Industrial Electronics

Online tool uses mitochondrial DNA to stop elephant poaching

05 November 2019

An international team of researchers has created a tool that uses an interactive database of geographic and genetic information to identify where confiscated African elephant tusks came from.

Illegal hunting is a major threat to African elephants, with more elephants killed by poachers than from natural causes. A new tool will help trace the origins of ivory seized from poachers. Source: Michael Jeffords and Susan PostIllegal hunting is a major threat to African elephants, with more elephants killed by poachers than from natural causes. A new tool will help trace the origins of ivory seized from poachers. Source: Michael Jeffords and Susan Post

More elephants die at the hands of poachers than natural causes every year. From 2006 to 2016, the number of African elephants in Africa dropped by 110,000. The rate of poaching has been increasing since 2008. Today there are only 415,000 living African elephants. There are 73 elephant population locations across various African countries that are believed to carry half of the world’s population of African elephants. The population numbers in these areas are less than 25% of what it could be if poaching didn’t occur.

Researchers around the world are using science to stop elephant poaching, by analyzing genetic markers in elephant nuclear DNA to pinpoint where the ivory is from. But there is little to no difference in the nuclear genes of elephants across central Africa. Nuclear DNA comes from both parents and can identify individual elephants, but it does not show the geographical location. Teams can find a general location, but it is difficult and requires a lot of genetic data and statistical modeling. When developing the new tool, the team turned to mitochondrial DNA.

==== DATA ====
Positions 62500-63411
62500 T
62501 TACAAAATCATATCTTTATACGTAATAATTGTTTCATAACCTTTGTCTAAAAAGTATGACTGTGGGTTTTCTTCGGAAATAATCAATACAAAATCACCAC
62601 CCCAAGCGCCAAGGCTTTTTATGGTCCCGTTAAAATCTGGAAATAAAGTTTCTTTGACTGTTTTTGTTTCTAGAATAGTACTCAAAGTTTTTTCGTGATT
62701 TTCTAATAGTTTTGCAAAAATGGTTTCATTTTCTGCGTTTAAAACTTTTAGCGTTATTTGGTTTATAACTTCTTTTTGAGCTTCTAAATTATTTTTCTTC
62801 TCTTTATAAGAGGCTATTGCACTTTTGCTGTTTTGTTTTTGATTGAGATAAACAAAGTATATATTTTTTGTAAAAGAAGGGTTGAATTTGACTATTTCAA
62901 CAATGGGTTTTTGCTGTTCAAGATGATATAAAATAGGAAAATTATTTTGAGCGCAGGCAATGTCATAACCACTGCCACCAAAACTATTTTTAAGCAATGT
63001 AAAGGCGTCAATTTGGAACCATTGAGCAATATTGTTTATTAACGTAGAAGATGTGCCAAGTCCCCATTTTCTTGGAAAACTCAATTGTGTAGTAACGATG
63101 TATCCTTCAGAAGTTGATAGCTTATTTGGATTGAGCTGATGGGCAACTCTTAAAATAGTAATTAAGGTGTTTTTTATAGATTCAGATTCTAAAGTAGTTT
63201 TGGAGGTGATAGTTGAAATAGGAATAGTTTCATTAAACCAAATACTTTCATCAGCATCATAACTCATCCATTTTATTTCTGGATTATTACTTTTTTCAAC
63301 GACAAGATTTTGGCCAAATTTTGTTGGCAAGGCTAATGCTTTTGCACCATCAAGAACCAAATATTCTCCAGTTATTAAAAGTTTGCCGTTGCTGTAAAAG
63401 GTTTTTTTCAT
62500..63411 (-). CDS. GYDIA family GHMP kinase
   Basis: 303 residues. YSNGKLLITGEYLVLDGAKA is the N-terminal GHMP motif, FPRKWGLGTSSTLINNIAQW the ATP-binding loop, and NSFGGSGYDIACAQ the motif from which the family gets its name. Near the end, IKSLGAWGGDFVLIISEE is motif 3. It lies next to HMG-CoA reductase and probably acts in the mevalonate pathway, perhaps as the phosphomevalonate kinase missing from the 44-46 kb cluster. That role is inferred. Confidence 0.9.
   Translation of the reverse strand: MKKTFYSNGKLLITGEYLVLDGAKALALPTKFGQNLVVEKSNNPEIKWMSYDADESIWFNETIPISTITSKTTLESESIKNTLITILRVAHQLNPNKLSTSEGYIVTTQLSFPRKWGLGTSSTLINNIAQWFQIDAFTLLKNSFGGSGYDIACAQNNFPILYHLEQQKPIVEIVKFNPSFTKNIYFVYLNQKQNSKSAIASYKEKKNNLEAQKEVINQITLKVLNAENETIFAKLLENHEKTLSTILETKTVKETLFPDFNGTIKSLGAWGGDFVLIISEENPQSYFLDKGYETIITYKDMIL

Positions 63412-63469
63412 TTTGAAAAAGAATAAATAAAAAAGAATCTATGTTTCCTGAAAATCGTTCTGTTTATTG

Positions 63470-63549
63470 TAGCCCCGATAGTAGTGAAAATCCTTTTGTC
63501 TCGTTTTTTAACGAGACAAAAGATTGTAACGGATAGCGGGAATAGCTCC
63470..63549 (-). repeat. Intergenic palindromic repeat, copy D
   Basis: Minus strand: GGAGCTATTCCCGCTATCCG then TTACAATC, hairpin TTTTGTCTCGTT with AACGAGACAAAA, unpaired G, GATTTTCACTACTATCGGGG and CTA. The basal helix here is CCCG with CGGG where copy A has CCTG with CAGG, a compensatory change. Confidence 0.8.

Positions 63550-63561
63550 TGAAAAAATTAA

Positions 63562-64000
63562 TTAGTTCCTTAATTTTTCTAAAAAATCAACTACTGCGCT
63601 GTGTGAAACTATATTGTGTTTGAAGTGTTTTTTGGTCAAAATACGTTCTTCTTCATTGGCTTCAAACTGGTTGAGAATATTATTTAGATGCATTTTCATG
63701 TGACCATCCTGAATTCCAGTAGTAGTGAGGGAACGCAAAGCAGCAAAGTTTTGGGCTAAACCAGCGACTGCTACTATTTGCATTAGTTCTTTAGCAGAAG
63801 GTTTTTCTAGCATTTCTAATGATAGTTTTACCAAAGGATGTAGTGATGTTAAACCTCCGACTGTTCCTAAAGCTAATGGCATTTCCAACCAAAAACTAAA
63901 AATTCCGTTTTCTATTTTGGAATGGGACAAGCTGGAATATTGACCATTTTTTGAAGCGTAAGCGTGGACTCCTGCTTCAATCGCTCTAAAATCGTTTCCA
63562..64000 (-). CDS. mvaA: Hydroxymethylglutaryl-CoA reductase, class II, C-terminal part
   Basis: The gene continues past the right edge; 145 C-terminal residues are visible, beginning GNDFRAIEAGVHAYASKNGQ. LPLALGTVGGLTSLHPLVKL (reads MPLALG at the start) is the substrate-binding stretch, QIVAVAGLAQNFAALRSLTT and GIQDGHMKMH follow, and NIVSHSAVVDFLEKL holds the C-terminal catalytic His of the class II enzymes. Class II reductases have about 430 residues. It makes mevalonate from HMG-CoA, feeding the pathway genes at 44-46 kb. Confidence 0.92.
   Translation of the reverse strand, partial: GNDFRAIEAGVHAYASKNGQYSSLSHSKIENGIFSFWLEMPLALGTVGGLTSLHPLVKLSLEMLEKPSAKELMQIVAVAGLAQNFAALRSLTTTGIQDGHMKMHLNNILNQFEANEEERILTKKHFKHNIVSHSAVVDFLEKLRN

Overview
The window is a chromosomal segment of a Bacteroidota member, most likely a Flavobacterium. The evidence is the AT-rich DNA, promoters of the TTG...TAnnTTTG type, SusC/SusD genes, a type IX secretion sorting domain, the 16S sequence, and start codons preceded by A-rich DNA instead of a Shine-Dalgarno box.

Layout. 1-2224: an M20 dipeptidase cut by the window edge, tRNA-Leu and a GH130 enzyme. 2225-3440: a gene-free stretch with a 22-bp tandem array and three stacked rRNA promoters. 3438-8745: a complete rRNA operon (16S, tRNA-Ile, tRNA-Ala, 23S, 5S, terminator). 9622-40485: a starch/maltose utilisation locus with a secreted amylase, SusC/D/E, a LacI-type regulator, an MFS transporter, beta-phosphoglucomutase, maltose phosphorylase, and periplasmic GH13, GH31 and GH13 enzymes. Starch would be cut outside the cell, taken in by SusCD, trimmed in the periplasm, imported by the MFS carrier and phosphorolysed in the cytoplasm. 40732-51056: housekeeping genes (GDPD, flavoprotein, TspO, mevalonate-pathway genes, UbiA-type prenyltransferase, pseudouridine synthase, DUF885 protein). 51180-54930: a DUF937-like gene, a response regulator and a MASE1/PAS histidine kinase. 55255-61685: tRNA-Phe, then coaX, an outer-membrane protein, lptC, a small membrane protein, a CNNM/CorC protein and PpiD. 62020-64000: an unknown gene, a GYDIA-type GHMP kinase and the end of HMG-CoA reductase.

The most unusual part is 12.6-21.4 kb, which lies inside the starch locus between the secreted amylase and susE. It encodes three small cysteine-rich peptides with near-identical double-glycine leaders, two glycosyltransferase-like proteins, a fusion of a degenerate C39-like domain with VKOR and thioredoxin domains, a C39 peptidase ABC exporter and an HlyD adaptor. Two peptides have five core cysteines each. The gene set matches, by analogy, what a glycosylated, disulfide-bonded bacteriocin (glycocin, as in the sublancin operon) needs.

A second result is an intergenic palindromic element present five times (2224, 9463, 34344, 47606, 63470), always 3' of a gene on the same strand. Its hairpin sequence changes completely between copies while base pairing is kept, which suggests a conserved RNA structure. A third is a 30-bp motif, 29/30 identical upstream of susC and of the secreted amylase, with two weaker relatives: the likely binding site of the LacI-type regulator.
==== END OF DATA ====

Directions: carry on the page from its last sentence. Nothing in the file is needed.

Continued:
The new tool, called Loxodonta Localizer, matches genetic sequences from poached ivory to sequences stored in its database. The tool relies on genetic information from a small and highly variable region of the mitochondrial DNA in elephants. Mitochondrial DNA is passed to offspring from the mother. The variable region of mitochondrial DNA holds more recent mutations in DNA than other parts of the genome. This is perfect for distinguishing between elephant populations. Elephant herds tend to stay in certain locations for many generations. So if a team can find the mitochondrial DNA and determine which population the elephant belonged to, they can figure out where the tusk is from.

The team used Sanger sequencing to sequence mitochondrial DNA. This method is inexpensive, easy to use and can be generated pretty much anywhere. Once sequenced, Loxodonta Localizer holds the sequences in its database. When a new sample of ivory is sequenced, it is compared to the other sequences in the database and the location is revealed. Right now, the tool holds the mitochondrial DNA sequences from over 1,900 African forest and savannah elephants.

The team tested Loxodonta Localizer with mitochondrial DNA from ivory seized in Malaysia in 2012. This ivory had already been independently analyzed and assigned geographic origin based on nuclear DNA. The nuclear DNA and the mitochondrial DNA assessments agreed on the ivory’s location, but the Localizer was faster and cheaper. The Localizer also offered a more precise geographic picture of the tusk's origin.

The tool can tell investigators which tusks in a sample will be the most helpful to complete sequencing. For example, the Localizer can determine if two tusks from different shipments are from the same elephant.

Identifying the source of poached ivory within days of intercepting it is very important for finding smugglers. The faster the smugglers are identified, the quicker law enforcement can stop them and potentially link the smugglers to larger smuggling networks.

Scientists hope that more scientists will sequence tusks using this tool and add the DNA to the database. Right now, sequences from one out of every 200 elephants in Africa are in the database. The database needs more samples so it can hold as many geographically informative sequences as possible. The more sequences the database holds, the easier it will be to identify tusk location.

A paper on this study was published in the Journal of Heredity.



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